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TIIK KANSAS CITY .lOt'HXAL, THURSDAY, Jl'LY I, iflOa
WHAT THE WOMEN SAY
About the SUPERIOR SERVICE Furnished by the
MISSOURI AND KANSAS TELEPHONE GO.
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LETTERS OP COMMENDATION PROM PROMINENT VVOHEN OF KANSAS CITY, WHO REGARD THE TELEPHONE. A HOUSEHOLD NECESSITY.
Kansas City people who use the telephone in different parts of the country are unanimous in the statement that the service furnished by the Missouri and Kan-.is Company is unexcelled. J lie new switchboard recently installed in the r,oni
pa's building at Sixth and Wyandotte streets is the most complete and modern apparatus of the kind manufactured, In fitting up the new Exchange the company has been most liberal in providing conveniences for the telephone girls. The
Ehangc is open at all times, day and night, and subscribers arc welcome to inspect the switchboard at their convenience. It is onu of thu sights of thu city. Talu your friends and sec thu central office in operation.
In addition to the 2,700 local subscribers in Kansas City, more than 3,000 other subscribers in the neighboring cities can be reached from any subscriber's instrument, over the company's Long Distance lines. This practically brings Topeka,
Iiwrcncc, St. Joseph, Leavenworth, Scdalia and a number of other points into one large exchange. The company operates about 1,200 miles of Long Distance line. The system is constantly being extended, and it will not be long until the bus
icss man of Kansas City can talk with his correspondent in St. Louis, Chicago, New York, Boston and important intermediate points. Thu long distance lines ate reaching out from city to city, tying each to the other until already more than one.
tilf of the people of the country can talk with each other, and conversation between New York and San Francisco is one of the telephonic probabilities of the near future. The company encourages the use of the telephone by bona fide subscribe
rs, but there is a large number of persons who, by Using their neighbors' instruments, obtain their service for nothing and interfere with the service to legitimate subscribers. Sonic of these people even place their neighbors' telephone number on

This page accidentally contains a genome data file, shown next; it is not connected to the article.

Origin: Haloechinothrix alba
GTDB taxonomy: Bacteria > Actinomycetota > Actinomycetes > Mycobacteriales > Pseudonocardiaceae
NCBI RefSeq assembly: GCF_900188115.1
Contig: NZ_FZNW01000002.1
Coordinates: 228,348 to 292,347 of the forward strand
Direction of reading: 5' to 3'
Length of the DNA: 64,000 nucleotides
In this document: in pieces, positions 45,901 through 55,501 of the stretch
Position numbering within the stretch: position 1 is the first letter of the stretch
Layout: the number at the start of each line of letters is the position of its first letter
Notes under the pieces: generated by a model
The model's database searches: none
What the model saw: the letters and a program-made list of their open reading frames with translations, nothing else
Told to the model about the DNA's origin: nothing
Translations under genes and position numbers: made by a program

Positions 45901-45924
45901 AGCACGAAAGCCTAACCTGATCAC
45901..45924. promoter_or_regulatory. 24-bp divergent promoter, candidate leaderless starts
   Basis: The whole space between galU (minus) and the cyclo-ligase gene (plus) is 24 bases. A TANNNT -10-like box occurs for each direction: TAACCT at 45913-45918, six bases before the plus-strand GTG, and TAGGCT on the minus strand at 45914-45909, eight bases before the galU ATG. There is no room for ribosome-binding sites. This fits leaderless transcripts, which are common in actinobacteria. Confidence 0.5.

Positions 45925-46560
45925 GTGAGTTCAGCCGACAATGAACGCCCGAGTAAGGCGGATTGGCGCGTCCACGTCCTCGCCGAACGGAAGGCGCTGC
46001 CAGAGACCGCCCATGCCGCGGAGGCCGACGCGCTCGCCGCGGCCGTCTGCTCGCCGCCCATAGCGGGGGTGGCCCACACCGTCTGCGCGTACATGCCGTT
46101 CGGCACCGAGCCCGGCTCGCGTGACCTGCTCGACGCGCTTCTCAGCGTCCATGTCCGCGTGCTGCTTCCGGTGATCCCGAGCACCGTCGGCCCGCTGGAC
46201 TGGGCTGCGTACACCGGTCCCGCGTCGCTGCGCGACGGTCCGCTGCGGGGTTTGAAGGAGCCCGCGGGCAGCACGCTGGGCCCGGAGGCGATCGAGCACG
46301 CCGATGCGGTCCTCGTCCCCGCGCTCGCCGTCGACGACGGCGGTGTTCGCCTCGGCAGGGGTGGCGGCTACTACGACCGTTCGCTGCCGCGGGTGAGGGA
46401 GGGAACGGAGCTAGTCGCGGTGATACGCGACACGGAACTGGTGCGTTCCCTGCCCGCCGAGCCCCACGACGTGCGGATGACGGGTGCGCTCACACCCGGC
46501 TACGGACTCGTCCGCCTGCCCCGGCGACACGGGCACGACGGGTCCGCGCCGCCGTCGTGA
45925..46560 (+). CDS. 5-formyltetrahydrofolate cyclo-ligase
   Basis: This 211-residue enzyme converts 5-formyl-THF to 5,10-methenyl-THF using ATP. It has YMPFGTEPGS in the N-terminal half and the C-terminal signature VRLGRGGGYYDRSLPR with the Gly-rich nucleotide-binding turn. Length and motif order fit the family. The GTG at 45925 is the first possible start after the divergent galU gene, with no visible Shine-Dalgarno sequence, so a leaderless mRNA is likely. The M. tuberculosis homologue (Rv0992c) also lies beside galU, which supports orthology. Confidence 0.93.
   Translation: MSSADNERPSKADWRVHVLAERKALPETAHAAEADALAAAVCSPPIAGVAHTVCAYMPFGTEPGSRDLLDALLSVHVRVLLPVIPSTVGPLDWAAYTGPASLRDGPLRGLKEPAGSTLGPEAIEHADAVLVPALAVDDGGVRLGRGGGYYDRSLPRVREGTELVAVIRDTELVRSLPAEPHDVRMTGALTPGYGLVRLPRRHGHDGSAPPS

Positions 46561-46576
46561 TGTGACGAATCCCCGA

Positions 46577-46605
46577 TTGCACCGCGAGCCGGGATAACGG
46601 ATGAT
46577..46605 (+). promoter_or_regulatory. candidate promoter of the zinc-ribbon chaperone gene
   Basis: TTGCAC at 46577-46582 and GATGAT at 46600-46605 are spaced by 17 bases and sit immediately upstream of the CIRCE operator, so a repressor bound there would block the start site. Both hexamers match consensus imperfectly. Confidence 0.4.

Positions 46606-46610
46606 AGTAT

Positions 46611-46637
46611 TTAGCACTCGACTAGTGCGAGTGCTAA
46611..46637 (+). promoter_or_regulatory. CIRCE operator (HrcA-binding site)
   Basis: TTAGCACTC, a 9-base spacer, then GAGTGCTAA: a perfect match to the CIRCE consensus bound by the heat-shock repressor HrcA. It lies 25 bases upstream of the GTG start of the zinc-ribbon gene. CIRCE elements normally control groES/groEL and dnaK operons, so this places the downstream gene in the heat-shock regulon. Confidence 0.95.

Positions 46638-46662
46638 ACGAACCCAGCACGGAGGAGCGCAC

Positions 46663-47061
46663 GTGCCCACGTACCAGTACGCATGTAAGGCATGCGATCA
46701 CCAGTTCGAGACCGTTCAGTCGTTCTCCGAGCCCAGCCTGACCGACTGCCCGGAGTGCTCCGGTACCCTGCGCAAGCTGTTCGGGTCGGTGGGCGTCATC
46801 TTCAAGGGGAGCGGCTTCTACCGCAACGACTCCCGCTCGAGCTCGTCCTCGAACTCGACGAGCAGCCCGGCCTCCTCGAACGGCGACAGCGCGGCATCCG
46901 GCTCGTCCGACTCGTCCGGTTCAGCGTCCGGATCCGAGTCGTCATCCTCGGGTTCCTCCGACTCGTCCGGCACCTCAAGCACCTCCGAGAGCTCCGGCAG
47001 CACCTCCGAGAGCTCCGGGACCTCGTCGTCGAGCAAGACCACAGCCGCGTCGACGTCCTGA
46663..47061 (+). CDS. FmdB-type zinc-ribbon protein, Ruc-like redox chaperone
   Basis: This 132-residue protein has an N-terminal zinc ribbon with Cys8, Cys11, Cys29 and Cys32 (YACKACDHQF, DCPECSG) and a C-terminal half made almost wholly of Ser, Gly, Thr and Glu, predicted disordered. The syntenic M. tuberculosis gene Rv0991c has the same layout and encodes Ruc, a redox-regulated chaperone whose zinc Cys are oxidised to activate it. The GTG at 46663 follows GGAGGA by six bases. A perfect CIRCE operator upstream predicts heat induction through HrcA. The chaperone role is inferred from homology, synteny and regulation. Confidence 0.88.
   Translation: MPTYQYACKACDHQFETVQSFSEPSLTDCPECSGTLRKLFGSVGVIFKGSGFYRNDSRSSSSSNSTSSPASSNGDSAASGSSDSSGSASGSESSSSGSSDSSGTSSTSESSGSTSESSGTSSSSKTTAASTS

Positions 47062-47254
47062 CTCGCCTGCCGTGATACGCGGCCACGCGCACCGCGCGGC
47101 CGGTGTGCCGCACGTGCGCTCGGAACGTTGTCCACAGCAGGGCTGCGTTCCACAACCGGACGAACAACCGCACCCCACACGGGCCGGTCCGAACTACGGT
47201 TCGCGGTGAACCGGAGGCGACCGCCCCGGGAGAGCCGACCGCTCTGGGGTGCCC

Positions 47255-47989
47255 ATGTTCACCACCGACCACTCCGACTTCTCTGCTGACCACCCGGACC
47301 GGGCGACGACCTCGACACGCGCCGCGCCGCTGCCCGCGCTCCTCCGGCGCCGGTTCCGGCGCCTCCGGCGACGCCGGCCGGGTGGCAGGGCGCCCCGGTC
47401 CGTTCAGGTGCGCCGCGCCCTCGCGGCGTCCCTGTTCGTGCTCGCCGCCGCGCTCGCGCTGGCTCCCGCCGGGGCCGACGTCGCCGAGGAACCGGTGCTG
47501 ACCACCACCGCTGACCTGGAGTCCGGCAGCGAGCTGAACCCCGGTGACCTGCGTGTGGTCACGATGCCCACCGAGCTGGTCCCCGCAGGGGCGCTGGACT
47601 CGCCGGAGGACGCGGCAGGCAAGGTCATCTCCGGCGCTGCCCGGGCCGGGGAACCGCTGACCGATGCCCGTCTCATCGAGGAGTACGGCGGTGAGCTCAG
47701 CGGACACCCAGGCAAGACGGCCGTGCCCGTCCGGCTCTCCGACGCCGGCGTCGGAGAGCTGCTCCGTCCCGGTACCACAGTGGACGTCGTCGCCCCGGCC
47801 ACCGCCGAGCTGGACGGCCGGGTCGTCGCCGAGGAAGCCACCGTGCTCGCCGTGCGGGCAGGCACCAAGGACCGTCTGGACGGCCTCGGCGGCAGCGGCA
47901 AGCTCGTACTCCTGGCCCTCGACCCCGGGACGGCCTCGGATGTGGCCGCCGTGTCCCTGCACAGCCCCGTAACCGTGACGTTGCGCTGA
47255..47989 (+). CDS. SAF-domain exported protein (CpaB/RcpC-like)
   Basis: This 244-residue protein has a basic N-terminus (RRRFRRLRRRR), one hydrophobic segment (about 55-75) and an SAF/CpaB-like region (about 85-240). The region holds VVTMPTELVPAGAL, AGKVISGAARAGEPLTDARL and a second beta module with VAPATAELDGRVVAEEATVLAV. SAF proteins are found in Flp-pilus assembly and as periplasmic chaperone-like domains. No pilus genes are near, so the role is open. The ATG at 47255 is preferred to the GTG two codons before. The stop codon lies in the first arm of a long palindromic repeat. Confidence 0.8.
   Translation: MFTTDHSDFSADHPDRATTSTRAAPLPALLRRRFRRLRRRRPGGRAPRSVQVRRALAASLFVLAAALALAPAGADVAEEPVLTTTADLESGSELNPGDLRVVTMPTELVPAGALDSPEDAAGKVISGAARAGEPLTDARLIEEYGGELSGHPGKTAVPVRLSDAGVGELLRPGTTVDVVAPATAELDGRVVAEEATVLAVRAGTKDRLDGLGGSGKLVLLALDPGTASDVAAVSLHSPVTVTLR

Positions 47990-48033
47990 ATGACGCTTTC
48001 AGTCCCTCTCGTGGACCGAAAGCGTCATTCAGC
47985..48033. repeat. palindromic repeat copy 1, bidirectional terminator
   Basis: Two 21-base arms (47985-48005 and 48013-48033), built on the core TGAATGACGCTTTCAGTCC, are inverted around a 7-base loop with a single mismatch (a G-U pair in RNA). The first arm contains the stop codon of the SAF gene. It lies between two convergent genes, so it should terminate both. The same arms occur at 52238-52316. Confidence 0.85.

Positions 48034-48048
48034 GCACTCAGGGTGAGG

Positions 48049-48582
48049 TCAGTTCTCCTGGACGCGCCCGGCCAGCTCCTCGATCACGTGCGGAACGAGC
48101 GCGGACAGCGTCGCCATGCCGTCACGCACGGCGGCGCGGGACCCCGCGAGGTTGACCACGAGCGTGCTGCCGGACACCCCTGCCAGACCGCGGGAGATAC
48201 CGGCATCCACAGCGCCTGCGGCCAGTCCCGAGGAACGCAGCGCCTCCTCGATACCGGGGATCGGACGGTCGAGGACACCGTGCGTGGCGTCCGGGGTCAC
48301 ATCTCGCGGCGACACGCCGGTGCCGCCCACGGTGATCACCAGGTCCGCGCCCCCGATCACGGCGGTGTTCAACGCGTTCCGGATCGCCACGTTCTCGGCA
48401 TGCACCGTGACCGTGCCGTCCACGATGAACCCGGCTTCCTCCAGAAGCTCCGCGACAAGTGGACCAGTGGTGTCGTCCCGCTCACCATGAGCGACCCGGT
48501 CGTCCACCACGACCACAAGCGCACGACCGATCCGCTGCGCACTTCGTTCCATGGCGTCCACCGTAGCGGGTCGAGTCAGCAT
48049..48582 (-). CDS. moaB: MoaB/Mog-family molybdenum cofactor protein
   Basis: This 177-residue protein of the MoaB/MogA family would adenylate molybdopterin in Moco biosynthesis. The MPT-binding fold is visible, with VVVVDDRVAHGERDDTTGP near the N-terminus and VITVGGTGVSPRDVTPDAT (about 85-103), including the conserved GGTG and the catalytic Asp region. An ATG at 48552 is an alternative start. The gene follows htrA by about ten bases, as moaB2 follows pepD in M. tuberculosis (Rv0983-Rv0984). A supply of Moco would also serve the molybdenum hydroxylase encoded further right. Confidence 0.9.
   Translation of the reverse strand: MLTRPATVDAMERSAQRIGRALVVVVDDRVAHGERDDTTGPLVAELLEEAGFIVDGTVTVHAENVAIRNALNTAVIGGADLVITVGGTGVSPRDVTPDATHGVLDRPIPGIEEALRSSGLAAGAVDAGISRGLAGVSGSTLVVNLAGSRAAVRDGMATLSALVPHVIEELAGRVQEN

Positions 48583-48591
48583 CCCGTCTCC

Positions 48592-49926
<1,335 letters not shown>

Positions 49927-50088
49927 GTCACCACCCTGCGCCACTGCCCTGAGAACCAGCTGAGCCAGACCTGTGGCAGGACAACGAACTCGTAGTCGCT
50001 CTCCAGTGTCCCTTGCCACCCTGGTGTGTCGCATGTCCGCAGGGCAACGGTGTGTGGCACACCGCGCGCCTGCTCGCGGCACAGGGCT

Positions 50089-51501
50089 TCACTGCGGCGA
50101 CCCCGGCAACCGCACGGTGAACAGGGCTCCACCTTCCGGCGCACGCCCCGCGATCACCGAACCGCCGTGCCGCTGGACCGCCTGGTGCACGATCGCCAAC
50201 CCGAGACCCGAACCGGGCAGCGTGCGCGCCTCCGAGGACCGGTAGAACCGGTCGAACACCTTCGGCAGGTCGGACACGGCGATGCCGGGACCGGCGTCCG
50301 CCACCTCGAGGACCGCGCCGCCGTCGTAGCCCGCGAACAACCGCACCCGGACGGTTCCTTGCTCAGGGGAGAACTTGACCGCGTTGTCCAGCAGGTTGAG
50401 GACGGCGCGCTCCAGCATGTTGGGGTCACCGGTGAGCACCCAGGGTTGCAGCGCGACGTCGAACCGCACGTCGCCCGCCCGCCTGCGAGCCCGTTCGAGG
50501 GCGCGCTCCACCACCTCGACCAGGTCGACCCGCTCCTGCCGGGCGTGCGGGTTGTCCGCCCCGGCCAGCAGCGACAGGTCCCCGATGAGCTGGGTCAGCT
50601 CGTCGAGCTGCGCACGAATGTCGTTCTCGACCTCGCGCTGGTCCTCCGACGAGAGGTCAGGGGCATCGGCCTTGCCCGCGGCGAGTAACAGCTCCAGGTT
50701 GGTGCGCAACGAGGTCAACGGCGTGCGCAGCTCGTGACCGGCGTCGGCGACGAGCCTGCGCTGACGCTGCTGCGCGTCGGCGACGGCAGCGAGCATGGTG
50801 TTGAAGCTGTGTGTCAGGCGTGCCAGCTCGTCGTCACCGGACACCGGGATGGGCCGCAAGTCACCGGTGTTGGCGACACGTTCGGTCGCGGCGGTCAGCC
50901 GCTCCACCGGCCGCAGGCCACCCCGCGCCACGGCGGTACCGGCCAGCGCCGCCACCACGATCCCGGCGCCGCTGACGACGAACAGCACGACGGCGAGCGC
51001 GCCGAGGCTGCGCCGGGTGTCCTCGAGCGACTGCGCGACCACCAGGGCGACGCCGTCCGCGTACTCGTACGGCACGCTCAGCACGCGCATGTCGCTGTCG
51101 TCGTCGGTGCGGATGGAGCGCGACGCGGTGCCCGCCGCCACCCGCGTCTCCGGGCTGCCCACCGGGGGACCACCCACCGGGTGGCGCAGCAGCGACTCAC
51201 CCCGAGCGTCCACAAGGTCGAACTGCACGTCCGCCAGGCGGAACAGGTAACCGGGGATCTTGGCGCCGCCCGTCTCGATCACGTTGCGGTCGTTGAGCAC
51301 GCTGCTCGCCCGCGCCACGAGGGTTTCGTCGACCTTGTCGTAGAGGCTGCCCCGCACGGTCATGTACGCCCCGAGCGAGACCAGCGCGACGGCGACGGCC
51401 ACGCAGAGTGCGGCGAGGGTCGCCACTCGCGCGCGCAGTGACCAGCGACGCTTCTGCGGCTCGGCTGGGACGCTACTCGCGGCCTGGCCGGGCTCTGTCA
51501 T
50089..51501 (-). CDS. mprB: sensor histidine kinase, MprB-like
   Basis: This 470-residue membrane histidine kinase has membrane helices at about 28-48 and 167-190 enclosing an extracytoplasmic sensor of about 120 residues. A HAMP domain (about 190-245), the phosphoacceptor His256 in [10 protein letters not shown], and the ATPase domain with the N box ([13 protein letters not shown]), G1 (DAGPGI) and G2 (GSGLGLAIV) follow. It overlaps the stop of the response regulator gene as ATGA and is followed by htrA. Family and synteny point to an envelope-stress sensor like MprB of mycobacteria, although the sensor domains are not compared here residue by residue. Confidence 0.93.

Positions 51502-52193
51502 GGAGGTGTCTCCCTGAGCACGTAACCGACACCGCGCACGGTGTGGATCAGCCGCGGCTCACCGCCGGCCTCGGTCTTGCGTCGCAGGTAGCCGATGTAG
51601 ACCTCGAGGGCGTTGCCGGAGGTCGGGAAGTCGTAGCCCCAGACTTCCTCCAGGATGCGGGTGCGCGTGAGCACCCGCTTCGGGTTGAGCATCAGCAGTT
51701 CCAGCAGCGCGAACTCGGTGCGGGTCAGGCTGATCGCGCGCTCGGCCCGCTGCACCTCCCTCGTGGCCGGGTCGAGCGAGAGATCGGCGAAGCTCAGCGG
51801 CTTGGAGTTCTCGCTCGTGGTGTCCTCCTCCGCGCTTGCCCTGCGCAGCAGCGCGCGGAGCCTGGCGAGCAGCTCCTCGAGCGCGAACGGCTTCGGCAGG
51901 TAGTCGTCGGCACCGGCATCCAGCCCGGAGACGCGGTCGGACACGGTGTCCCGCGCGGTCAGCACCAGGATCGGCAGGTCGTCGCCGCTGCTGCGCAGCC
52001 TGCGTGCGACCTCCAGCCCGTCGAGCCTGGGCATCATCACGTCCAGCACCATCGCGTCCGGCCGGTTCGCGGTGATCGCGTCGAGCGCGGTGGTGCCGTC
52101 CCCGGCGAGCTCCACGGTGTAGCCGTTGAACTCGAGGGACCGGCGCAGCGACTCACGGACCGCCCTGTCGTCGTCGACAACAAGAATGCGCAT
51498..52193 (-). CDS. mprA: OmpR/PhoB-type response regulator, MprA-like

heir business cards and wagons, and come to regard it as a part of their stock in trade. These poisons impose upon subscribers, for while they are using the telephone it may be (and often is) called for by a prospective customer, and being re
ported "busy," the subscriber may lose an order for goods. With this class of users out of the way, the number of busy lines would be materially reduced and the service to regular subscribers considerably expedited. The blue bell is fast be
coming a familiar sign in all cities and towns throughout the country. It marks the location of a special telephone pay station, where non-telephone subscribers can obtain service at a small cost without annoying and "sponging" off their neigh
bors who pay for a telephone for their own business. To provide telephone facilities for the occasional user, the Missouri and Kansas Telephone Company has established a number of these public pay stations in Kansas City and neighboring
exchanges. These stations are equipped with -double copper wire circuits, long distance apparatus and special sound proof booths from which the most satisfactory service can be obtained. Comparatively few subscribers rcali.e how often their
telephone is used. By an ingenious arrangement a count can be made of the number of outward and inward calls over any instrument and some of the results of such a count are surprising. Cases are ftcqucitt where the telephone is used from
fifty to 0110 hundred times per tlay. One Instrument wns recently used 1TI times between T 11. In. it ml li p. in. The annual cost nf service at this Instrument is $73 per utimim. Tim cost per day twenty cents, ami per call one-ninth of n cent. I lie average number of calls per tele
phono per clay throughout, the lxctmngc Is in, anil tlgurlng nil Instruments ut the higher rute of twenty cents per day brings the cost per Interview to one cent nut! one-third, or less than the cost of postage, to say nothing of the advantages of n personal interview at each call and